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How to Commemorate International Overdose Awareness Day

August 31 is International Overdose Awareness Day.

Let's remember those we lost and equip ourselves

with tools to help prevent overdoses.

2020 was a heartbreaking year for many: the loss of jobs, planned events, health, loved ones, and normalcy. For people suffering with an addiction, there was an added layer of loneliness and isolation that increased many sufferers’ symptoms and substance use.

Partially because of Covid-19, a tragic record-breaking number of overdose deaths were recorded, totaling over 92,000. That means, on average, 250 Americans died every day in 2020 due to drug overdoses.

1. Grieve Those Whom We Have Lost

The addiction epidemic does not discriminate. Addiction affects people from every community, of every background – mothers, fathers, sisters, brothers, neighbors, and loved ones. Which means, every day last year, approximately 250 people from all backgrounds and of all ages, with their own loving families and friends, sadly lost their battle to addiction.

On August 31, we all take some time to remember without any stigma those who we have lost to overdoses or other medical complications of addiction. Many communities and organizations host local events for loved ones to grieve collectively; for more information you can visit International Overdose Awareness Day (

2. Prepare Ourselves to Save a Life

We should also carve out some time on this day to learn more about overdoses, how to respond in an emergency, and what more we can be doing to protect our fellow humans.

The truth is that most drug overdoses are preventable.

Oftentimes, people don’t know how to respond, are under the influence themselves, or are afraid to call for help, leading to increased mortality rates. It is important for everyone to know and understand signs and symptoms of overdoses, and learn how to react in an emergency situation.

Since opioid overdoses are the most common subset, and the type of overdose that took so many lives in 2020, that is what we’ll focus on. Substances that can induce an opioid overdose include oxycodone (or Percocet), morphine, fentanyl, heroin, and codeine.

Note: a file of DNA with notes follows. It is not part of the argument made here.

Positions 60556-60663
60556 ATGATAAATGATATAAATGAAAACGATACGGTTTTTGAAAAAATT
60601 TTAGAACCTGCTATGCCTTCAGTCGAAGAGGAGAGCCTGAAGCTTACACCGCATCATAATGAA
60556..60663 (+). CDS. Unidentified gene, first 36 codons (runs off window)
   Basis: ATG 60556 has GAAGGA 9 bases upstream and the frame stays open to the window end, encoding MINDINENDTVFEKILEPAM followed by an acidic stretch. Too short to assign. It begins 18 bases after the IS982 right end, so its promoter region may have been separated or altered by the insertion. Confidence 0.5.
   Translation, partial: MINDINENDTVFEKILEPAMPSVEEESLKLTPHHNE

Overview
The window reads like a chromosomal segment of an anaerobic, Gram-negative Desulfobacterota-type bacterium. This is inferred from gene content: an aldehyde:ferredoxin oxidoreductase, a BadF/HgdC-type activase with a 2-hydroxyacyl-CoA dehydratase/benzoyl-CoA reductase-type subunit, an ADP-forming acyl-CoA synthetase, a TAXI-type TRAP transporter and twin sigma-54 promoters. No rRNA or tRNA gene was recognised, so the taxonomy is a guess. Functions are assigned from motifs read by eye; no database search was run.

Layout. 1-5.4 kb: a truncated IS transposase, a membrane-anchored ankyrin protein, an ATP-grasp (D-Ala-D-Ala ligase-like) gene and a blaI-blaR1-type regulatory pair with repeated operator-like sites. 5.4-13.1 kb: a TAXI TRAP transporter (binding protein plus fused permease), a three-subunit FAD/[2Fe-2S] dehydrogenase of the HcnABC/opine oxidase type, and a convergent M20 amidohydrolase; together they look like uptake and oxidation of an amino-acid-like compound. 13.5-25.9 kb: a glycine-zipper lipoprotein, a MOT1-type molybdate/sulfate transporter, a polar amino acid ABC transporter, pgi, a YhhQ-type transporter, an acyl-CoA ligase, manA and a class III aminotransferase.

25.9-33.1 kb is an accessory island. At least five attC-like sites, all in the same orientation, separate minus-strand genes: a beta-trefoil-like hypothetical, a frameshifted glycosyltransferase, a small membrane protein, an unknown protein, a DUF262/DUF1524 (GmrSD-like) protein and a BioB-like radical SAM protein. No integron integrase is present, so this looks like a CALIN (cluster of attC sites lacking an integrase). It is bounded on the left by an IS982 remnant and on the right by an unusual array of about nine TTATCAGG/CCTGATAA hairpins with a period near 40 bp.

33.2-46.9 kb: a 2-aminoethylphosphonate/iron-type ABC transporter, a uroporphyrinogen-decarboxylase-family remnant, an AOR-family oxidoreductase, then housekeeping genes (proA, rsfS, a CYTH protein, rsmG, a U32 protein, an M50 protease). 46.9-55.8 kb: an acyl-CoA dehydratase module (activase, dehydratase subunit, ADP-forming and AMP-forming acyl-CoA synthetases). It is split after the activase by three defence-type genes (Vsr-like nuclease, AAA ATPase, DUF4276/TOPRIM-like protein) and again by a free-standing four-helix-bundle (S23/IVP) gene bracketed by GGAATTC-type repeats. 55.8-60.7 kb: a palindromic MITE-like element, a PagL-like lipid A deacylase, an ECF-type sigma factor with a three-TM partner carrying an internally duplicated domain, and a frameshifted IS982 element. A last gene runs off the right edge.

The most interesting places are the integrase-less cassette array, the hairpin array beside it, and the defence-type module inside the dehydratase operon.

Signs and Symptoms:

  • Unresponsive to verbal or visual cues

  • Shallow, rapid, or stopped breathing

  • Gurgling or unusual snoring sounds

  • Cannot be woken up

  • Blue/grey lips or fingertips

  • Floppy arms and legs

What to Do:

  • Check for vital signs

    • Is the person alert?

    • Is the person breathing? Do they have a pulse?

    • Are they blue or gray?

  • Call an ambulance immediately - you cannot get in trouble for calling 9-1-1! Even if you, yourself, are under the influence.

  • Try to get a response from the person

  • If the person is unconscious, put them on their side

  • If you have naloxone (Narcan), use it

  • Be prepared to give CPR (Oftentimes, the person on the emergency line will guide you with next steps once you call 9-1-1)

What Not to Do:

  • Do NOT leave the person alone

  • Do NOT give the person anything to eat/drink to try to induce vomit

3. Continue Advocating for Policies and Language that Helps Those Suffering

Other steps we can take include:

  • Undergoing a complete Narcan/Naloxone administration training, or other mental health first aid trainings

  • Continue battling the stigma of addiction, decreasing the barriers for people to reach out for help

  • Advocate for harm reduction strategies such as Naloxone handouts, pharmacotherapy for sufferers, and access to care regardless of status of abstinence.

Together, we can fight overdoses through destigmatizing addiction, advocating for increased access to care, and working towards life-saving harm reduction becoming the norm.

Reach out for help finding emergency preparedness trainings and more information on overdoses/addiction - or check out some of the resources we have included below.


For resources on finding Naloxone trainings or Narcan kits:

For resources on overdose prevention and harm reduction strategies:

Author: Elana (Ellie) Forman is a Certified Peer Recovery Specialist with over three years in recovery from addiction. She is the daughter of Lianne and Etiel Forman, and works as CCSA's Prevention Outreach Coordinator. She is also a graduate student at University of Pennsylvania, currently researching public health communications and popular culture.


To submit a post to the CCSA blog or to find out more information regarding submissions, please reach out to Ellie Forman at

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